Introduction to key concepts, theories, and critiques of civic engagement and social change, with a focus on competing notions of democratic citizenship. Examination of voluntarism, philanthropy, community service, political participation, social activism and other forms of community engagement. Critical reflection on ethical issues related to community engagement and social change, including critiques of progressivism and service.
Examination of forms of political and governmental dysfunction in contemporary democracy, such as gridlock, polarization, governmental capture, ineffective and unsustainable policy. Consideration of causes, consequences, and ameliorative possibilities. Instructor: Spragens. One course.
Historical, political, and doctrinal introduction to the primary themes of constitutional protection of individual rights in the United States, judicial review, state action, incorporation, fundamental rights (e.g., marriage, contraception, abortion, and speech), and equal citizenship (i.e. discrimination on the basis of race, sex, and sexual orientation).
Course delves into work from sociology, social psychology, and political science to explore the development of racial attitudes, stereotypes, and prejudice. Consideration of the way race matters for attitudes and behavior among all racial and ethnic group members and how racial attitudes have changed over time, corresponding to massive social, legal, and political changes in the United States.
Examines various measures of the degree of polarization in the public and in Congress, explores the causes of observed changes in polarization over time, and considers what consequences these changes have had for the practice of electoral politics and the conduct of government. Open only to students in the Focus Program. Instructor consent required. Instructor: Rohde. One course.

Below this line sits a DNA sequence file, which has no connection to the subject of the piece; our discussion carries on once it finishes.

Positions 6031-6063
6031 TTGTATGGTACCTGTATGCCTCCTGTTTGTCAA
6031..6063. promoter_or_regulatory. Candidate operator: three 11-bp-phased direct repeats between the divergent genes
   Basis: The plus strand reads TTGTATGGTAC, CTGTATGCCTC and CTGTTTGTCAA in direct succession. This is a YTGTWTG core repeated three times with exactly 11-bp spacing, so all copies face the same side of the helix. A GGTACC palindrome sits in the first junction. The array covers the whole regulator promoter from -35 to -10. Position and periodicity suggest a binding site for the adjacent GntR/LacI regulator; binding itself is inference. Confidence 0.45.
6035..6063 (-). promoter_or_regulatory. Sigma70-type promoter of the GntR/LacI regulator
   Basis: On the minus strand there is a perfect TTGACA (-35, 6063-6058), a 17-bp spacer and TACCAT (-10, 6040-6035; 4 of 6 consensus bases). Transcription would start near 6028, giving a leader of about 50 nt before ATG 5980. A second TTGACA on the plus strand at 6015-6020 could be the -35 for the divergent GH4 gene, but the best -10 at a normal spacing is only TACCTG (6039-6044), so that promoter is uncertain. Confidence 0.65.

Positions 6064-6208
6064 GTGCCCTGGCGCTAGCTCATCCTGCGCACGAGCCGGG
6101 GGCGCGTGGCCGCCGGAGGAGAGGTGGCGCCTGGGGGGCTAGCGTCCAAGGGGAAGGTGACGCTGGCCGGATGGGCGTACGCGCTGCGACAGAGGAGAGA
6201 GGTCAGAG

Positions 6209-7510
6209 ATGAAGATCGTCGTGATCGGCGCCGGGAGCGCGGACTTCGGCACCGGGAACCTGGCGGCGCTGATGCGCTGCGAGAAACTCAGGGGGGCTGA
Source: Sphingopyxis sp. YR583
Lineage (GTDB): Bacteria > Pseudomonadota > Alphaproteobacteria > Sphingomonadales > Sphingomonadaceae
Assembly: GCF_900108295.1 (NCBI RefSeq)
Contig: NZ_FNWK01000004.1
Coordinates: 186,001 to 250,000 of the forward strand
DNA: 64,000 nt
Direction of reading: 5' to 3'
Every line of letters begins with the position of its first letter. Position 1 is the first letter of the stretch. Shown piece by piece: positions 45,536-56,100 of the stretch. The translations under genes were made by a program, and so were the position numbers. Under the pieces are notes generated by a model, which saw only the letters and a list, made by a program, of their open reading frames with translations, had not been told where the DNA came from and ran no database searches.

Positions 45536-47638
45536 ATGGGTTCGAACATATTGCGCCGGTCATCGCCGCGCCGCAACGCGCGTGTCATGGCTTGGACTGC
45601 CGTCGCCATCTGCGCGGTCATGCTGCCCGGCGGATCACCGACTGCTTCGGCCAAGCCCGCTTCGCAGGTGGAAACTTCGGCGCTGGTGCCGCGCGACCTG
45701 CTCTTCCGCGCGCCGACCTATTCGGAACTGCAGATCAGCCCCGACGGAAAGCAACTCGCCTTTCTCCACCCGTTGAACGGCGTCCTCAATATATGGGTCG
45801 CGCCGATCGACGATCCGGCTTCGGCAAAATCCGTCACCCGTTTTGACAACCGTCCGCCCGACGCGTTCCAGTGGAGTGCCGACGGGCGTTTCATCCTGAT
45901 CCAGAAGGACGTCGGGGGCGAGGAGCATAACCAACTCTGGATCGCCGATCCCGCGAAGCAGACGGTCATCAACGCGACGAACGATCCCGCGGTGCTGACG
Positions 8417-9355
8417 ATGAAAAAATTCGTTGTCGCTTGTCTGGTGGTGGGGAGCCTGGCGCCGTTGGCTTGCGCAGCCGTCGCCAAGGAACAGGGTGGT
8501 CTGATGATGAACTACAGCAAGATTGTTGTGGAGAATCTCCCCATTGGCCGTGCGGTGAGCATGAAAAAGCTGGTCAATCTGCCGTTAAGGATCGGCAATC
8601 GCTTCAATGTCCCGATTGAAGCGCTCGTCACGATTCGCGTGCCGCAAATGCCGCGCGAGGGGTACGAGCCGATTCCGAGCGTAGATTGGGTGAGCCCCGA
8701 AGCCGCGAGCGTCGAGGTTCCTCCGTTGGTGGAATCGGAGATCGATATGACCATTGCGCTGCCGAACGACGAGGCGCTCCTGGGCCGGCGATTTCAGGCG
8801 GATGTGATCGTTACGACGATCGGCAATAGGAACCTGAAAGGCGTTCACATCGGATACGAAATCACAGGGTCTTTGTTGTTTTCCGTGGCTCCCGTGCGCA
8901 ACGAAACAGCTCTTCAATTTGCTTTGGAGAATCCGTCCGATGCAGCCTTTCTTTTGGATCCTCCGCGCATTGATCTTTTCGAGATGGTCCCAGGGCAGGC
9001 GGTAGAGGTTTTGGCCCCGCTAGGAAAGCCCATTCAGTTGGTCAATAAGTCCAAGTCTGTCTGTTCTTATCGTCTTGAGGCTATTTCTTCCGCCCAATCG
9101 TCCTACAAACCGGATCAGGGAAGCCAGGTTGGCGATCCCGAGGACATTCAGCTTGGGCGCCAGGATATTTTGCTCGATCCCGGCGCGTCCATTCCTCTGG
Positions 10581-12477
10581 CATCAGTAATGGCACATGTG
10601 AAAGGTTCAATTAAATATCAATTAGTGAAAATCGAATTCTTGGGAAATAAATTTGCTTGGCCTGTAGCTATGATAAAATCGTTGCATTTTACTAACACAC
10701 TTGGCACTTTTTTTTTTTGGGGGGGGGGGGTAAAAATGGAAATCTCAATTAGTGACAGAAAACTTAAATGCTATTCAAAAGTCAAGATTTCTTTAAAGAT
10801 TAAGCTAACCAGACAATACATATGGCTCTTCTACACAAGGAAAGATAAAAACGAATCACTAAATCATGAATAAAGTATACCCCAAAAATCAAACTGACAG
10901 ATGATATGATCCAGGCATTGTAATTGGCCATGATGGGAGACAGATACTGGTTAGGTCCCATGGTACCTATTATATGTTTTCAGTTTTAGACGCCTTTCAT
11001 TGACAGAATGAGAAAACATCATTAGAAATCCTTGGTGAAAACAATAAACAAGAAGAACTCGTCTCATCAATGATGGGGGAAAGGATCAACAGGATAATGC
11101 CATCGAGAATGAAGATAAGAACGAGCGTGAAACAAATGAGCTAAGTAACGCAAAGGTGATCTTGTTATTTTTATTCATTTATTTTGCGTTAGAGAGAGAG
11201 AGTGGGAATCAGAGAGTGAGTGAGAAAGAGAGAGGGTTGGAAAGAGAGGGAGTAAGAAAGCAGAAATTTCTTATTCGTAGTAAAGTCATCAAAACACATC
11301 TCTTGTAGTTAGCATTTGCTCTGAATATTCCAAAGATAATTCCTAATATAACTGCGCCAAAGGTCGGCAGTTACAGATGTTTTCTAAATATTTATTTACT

Seminar will engage in an investigation of the concept of law. Employ both historical and conceptual analyses of several texts, both classic and contemporary. Topics include: the nature and legitimacy of law; the relationship between law and morality; the relationship between law and politics and the concept of the rule of law.
Study the history and development of institutions in self-governing communities and societies to gain a deeper understanding of the need for creating and maintaining institutions to resolve specific collection action problems and to achieve social security, political stability and economic prosperity in general for a community.
Politics is about choices that affect the distribution of gains and losses, and about societal and political conflicts surrounding them. Course analyzes how political and economic forces shape: (1) Historical origins, such as the industrial revolution, slavery, and the birth of the modern welfare state; (2) Macro-economic policies, such as the taxation of capital, public spending and debt; and (3) Redistribution policies, such as welfare programs, unemployment and health insurance, and the minimum wage.
Examine the variety of ways in which authoritarian regimes operate. Study the emergence and persistence of authoritarian regimes, the institutions they adopt, leadership change, government/opposition relations, their potential for democratic transistion as well as the theories that explain these outcomes.